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Sensitivity of Shear Strength of Reinforced Concrete and Prestressed Concrete Beams to Shear Friction and Concrete Softening According to Modified Compression Field Theory.


pdf icon Sensitivity of Shear Strength of Reinforced Concrete and Prestressed Concrete Beams to Shear Friction and Concrete Softening According to Modified Compression Field Theory. (1481 K)
Duthinh, D.

ACI Structural Journal, Vol. 96, No. 4, 495-508, July/August 1999.

Keywords:

reinforced concretes; concrete beams; aggregates; compressing; prestressed concretes

Abstract:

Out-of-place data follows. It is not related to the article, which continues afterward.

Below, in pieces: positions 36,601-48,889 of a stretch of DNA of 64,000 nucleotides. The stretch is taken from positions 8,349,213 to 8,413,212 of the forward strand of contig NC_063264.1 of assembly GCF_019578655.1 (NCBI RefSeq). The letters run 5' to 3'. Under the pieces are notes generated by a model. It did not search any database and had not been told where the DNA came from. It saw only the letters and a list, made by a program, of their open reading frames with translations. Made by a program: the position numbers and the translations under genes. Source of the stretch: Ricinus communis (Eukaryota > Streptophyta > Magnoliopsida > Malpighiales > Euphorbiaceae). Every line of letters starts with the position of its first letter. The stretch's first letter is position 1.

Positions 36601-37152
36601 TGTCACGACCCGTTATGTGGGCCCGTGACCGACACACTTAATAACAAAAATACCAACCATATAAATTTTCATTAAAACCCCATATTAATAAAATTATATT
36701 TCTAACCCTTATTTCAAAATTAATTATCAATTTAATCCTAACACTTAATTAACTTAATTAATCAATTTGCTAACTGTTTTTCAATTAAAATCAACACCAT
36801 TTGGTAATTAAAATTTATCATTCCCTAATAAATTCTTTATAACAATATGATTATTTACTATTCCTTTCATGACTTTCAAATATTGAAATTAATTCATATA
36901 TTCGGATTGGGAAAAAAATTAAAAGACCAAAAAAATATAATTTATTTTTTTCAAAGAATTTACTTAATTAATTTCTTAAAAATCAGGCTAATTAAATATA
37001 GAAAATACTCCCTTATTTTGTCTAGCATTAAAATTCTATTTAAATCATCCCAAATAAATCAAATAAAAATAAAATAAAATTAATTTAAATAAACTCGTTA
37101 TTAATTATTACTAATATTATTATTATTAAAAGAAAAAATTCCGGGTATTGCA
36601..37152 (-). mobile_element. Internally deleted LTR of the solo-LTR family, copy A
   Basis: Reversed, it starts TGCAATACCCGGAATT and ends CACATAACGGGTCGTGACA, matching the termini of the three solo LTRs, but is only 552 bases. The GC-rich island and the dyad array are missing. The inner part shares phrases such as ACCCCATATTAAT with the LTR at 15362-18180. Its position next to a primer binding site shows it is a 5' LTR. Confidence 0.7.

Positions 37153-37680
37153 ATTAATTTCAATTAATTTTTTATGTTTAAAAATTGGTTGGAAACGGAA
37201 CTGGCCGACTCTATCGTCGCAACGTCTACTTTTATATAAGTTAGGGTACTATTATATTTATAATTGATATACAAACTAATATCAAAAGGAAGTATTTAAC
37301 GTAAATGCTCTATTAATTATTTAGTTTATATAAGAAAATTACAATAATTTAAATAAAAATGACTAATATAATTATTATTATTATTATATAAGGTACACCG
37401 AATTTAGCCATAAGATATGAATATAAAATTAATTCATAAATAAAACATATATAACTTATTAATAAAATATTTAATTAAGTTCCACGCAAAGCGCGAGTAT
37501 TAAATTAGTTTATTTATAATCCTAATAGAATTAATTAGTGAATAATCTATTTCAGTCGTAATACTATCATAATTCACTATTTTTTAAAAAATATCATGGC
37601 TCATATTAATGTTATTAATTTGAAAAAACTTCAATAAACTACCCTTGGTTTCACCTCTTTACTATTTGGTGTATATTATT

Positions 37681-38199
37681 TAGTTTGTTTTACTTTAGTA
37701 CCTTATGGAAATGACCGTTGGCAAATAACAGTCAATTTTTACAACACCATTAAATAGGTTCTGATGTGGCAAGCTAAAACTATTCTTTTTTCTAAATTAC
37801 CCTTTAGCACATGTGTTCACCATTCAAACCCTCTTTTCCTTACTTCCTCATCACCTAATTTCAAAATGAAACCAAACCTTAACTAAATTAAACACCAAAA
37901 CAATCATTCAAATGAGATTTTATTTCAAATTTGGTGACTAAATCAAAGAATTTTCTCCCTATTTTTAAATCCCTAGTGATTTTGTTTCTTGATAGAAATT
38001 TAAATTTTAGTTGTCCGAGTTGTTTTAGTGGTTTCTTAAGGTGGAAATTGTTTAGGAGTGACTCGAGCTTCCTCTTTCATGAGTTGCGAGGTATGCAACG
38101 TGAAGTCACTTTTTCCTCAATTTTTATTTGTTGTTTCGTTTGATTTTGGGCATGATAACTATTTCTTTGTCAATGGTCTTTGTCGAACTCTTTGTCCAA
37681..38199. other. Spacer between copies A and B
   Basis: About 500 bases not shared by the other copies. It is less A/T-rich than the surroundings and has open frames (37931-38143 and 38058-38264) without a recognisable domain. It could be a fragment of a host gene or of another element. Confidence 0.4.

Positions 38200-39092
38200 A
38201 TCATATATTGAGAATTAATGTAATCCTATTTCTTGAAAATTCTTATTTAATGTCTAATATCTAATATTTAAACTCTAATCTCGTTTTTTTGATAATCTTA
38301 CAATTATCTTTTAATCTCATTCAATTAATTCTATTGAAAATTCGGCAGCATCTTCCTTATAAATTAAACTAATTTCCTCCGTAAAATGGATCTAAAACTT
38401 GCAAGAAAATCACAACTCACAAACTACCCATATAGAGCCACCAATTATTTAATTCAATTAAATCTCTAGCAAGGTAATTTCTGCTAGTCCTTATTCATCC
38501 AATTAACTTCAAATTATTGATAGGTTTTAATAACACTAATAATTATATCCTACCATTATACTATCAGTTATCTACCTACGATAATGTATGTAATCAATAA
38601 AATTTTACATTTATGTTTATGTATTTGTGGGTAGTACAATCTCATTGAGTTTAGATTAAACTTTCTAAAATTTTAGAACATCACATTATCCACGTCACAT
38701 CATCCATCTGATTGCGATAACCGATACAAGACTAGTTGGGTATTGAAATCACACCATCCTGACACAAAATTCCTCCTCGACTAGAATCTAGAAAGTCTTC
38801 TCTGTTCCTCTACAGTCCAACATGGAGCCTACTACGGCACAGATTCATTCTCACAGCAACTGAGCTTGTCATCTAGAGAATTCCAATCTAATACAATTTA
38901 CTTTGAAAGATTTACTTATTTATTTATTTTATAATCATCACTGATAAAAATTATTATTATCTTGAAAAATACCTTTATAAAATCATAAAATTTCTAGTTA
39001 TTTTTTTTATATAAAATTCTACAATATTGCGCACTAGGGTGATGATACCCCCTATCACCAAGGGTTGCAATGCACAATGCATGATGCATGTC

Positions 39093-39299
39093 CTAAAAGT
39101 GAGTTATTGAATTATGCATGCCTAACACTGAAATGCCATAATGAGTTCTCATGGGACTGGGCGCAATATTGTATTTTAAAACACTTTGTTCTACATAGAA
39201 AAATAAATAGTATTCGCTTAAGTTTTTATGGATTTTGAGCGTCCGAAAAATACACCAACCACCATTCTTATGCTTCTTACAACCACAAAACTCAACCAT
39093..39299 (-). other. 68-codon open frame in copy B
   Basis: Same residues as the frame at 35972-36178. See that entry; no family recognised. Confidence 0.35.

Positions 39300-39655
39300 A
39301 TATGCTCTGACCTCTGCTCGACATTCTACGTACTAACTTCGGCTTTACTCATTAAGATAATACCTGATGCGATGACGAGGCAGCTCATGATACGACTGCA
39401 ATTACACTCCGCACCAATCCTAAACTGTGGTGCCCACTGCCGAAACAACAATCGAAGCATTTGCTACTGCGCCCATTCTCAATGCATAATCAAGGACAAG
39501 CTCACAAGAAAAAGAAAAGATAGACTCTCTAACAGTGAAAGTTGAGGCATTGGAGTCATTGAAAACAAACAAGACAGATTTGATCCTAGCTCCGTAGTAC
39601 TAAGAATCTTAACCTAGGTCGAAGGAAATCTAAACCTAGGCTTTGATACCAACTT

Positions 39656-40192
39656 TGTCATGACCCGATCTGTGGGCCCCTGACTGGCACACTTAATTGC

The modified compression field theory (MCFT) is used to study the effect of shear friction and biaxial softening on the computed shear strength of reinforced (RC) or prestressed concrete (PC) beams. A comparison is presented of the various relationships that have been proposed to represent the shear friction behavior of cracked reinforced concrete. A decrease in shear friction within the range of experimental data as found, for example, in high-strength concrete, can lower the shear strength of beams with minimum shear reinforcement by 15 to 25 percent, according to the MCFT. In addition, a comparison is presented of different relationships used to represent the biaxial compression-tension strength of reinforced concrete for RC and PC beams. Some theories of biaxial softening of concrete do not predict concrete crushing even for very high deformations, but rather show significant shear force gain after stirrup yielding and crack slipping. For the RC beam example, some theories predict shear tension failure while others predict diagonal compression failure. However, the first peaks of shear load, which occur close to stirrup yielding and crack slipping, are within 10 percent of one another for the various theories and within 10 percent of the test value for the PC beam.